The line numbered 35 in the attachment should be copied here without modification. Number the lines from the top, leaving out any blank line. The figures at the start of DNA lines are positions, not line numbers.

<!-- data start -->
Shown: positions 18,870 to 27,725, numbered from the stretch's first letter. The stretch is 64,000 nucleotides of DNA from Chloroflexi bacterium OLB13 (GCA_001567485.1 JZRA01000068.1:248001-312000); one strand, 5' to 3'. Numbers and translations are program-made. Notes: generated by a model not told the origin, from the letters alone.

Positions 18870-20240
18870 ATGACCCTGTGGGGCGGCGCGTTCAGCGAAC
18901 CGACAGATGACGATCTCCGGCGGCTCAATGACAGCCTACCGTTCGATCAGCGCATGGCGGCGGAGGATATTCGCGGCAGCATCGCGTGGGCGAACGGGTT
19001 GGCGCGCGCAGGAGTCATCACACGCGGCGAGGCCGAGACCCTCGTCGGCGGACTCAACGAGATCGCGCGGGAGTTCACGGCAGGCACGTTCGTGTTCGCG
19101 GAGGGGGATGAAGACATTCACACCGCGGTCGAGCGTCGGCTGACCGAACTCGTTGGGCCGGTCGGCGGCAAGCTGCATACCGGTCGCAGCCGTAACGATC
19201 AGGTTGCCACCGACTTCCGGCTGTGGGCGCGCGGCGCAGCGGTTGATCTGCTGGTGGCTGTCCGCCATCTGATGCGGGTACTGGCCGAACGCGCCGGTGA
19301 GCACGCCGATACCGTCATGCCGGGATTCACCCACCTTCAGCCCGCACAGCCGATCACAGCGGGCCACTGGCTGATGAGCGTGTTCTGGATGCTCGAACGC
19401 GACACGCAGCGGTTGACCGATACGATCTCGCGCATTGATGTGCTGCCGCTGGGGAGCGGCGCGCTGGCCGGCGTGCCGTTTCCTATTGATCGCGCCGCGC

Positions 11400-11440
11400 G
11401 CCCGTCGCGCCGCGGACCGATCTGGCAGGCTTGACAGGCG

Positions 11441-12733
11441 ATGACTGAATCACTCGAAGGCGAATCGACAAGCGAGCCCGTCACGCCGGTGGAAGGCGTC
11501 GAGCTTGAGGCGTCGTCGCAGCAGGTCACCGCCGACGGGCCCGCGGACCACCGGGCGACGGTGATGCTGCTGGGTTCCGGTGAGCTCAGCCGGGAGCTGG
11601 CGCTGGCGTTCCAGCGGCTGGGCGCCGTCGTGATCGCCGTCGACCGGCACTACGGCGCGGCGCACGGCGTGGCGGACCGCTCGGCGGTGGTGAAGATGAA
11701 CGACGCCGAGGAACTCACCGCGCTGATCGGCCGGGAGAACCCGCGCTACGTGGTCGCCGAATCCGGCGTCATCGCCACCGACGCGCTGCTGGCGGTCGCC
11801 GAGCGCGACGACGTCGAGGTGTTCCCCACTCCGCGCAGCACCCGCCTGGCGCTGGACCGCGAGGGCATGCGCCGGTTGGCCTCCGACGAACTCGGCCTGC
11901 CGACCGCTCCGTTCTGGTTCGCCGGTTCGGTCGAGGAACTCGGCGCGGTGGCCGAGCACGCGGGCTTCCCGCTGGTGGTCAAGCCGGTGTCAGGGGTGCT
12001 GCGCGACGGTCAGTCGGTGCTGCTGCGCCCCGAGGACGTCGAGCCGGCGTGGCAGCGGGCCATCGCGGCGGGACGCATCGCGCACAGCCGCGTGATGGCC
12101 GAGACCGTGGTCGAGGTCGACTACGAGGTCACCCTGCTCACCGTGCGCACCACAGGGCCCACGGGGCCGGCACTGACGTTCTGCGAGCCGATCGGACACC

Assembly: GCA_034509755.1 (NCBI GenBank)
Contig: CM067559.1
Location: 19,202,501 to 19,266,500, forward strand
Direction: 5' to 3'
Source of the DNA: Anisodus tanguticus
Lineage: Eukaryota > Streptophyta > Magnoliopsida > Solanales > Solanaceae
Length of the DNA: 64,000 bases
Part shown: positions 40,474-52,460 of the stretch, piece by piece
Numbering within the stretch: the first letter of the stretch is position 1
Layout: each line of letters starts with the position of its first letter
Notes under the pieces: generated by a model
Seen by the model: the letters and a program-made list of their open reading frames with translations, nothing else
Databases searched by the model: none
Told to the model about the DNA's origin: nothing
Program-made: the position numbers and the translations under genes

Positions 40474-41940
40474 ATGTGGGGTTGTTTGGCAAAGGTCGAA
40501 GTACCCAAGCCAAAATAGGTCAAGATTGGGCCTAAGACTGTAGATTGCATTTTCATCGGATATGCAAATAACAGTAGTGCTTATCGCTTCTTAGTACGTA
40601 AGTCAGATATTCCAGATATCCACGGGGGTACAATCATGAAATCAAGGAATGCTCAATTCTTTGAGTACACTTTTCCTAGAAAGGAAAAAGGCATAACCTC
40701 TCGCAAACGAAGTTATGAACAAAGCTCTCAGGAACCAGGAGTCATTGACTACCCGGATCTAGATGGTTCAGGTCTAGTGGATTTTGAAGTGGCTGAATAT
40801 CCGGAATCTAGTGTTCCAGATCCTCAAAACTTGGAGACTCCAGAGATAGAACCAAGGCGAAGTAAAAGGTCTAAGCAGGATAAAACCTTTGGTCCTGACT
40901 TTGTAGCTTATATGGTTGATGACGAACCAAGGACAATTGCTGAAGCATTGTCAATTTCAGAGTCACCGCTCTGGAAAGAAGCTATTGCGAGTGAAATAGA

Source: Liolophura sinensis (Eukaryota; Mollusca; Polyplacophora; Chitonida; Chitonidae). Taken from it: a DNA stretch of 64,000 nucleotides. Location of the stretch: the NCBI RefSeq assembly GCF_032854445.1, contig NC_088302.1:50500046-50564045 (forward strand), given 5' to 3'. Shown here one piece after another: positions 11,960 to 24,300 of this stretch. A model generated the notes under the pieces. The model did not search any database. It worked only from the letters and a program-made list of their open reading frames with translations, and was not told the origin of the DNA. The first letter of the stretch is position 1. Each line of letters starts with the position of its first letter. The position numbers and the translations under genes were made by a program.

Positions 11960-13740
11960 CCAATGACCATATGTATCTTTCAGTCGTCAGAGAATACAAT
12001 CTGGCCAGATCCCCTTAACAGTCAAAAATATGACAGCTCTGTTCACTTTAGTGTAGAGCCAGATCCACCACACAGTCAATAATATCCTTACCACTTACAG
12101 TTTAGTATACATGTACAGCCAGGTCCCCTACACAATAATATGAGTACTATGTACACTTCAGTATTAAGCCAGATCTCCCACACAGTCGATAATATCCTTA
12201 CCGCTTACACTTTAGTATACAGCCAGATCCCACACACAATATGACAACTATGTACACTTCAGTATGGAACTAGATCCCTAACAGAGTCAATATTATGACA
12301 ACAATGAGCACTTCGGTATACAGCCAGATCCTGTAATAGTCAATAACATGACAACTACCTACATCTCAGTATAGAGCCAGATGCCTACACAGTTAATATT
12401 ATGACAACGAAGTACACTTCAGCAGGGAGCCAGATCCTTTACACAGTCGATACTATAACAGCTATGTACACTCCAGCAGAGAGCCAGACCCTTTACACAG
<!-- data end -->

Told to the model about the DNA's origin: nothing